The Conquering David
If there can be such beauty and structure of one man, it can be marveled at through the figure of David. Destined to be the king of Israel, David armed with weapons and wit creates a brave yet intellectual spirit as he defeats the Philistine giant, Goliath. With such a powerful presence as David, it is easy to see how three talented artists could portray a strong and intelligent man in a very different but still successful manner. Michelangelo, Donatello, and Verrocchio all had the same idea of the power that David represented though they all had an obviously different vision of how that power was displayed. Through youth, expression, and composition the artists all manage to capture the courage of David.
In Donatello’s figure of David there is a youthful, adolescent, and barely developed young boy. Donatello manages to combine classicism with realism by presenting a real image of an Italian peasant boy in the form of a classical nude. Instead of a Greek youth David is shown as a little boy with a lack of muscle. It must have been through intellect and courage that the young David defeated the mighty Goliath, whose head lie beside the feet of the conqueror. With his sword at rest on his side it almost seems too heavy for him to handle. David seems somewhat astonished as he looks down upon his body and at the head of Goliath yet at the same time has a surprised confidence.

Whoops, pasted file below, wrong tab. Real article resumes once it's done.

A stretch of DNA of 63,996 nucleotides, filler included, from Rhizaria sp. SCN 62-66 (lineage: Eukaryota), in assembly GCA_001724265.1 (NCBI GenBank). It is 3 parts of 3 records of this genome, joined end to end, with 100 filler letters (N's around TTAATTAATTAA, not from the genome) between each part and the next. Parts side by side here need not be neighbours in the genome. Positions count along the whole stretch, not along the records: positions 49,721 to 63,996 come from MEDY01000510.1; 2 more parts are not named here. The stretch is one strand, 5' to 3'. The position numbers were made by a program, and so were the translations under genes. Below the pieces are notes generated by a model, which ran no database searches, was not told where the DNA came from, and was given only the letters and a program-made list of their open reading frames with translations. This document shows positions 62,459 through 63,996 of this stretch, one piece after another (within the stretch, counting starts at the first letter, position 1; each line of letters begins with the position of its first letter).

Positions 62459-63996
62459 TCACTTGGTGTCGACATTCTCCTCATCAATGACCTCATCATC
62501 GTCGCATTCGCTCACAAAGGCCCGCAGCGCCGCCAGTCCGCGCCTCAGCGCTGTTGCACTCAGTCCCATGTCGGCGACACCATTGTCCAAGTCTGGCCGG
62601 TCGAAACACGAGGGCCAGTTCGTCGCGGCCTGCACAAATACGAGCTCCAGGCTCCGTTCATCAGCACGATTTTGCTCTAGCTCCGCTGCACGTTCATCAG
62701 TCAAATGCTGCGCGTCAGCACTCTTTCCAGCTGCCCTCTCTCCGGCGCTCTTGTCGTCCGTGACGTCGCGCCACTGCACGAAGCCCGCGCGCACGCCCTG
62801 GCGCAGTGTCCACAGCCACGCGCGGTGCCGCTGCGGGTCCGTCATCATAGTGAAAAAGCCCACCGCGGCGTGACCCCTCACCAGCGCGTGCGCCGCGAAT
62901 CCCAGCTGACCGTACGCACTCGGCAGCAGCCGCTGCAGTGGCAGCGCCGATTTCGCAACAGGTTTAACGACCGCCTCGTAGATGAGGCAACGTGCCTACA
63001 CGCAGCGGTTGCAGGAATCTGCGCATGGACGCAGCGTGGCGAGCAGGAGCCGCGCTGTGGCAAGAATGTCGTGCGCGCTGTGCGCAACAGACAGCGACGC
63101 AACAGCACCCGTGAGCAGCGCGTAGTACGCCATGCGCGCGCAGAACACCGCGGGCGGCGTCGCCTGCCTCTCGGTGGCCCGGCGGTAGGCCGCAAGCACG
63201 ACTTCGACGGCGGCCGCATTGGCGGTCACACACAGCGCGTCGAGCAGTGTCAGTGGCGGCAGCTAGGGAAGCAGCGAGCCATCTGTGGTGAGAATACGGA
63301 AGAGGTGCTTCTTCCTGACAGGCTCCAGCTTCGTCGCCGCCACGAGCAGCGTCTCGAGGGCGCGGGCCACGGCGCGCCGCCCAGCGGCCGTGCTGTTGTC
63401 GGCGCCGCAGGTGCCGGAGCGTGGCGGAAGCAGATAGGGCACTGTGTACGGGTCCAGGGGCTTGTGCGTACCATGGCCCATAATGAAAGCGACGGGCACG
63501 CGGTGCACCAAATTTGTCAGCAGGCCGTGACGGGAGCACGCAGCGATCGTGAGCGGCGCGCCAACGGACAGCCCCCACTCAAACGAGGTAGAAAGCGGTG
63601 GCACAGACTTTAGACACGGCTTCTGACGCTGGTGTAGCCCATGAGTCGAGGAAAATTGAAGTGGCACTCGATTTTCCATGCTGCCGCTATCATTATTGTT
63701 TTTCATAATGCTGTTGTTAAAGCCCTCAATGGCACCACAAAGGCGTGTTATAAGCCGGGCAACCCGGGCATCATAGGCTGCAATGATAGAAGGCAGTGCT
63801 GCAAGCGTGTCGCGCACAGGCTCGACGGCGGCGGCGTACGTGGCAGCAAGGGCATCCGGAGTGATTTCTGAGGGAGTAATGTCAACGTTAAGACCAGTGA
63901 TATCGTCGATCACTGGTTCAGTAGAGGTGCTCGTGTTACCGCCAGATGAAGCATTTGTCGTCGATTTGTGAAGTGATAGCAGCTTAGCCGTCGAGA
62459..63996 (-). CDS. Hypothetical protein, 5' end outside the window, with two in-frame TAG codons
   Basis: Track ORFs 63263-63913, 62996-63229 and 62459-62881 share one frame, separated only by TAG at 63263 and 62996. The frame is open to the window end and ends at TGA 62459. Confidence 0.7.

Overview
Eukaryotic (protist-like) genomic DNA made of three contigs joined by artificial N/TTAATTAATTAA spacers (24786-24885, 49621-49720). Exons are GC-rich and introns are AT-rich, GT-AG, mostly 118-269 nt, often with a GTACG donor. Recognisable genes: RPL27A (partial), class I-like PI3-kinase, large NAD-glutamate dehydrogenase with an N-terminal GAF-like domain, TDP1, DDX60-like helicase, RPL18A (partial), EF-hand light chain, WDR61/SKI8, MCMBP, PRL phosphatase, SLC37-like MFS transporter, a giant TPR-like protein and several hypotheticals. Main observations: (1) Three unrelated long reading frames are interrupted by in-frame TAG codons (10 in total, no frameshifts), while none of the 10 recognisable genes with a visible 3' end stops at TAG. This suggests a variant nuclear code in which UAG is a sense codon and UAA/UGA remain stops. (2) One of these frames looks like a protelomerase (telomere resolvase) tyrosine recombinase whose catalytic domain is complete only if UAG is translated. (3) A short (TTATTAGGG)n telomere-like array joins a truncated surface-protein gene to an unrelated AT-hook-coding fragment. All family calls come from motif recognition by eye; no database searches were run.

Verrocchio’s sculpture of David has a strong contrast to that of Donatello’s even though they use the same heroic figure. Both artists portray David as an adolescent, but
Verrocchio uses a more confident character of David who “appears somewhat older and exclusive with pride and self-confidence rather than a dreamy gaze of disbelief”. (I) As one of the most important sculptors of the mid-fifteenth century, Verrocchio used realism in very minute details and in contrast Donatello used idealistic and realistic elements to define David. Although the two artists use some similar features in their sculptures, such as a some-what close time period, similar size, and same material of bronze; their technique differs greatly causing a different attitude in the figure. Donatello arranges David as a mainly closed-form sculpture with objects and limbs centered on a S-curve stance showing balance. In Verrocchio’s depiction there is more openness as the sword and elbow stick out away from the central axis. “Donatello’s graceful pose had been replaced in the Verrocchio, by a jaunty contrapposto that enhances David’s image of self-confidence”. (II)
In more of a classical antiquity, Michelangelo, a highly respected architect, sculptor, painter,...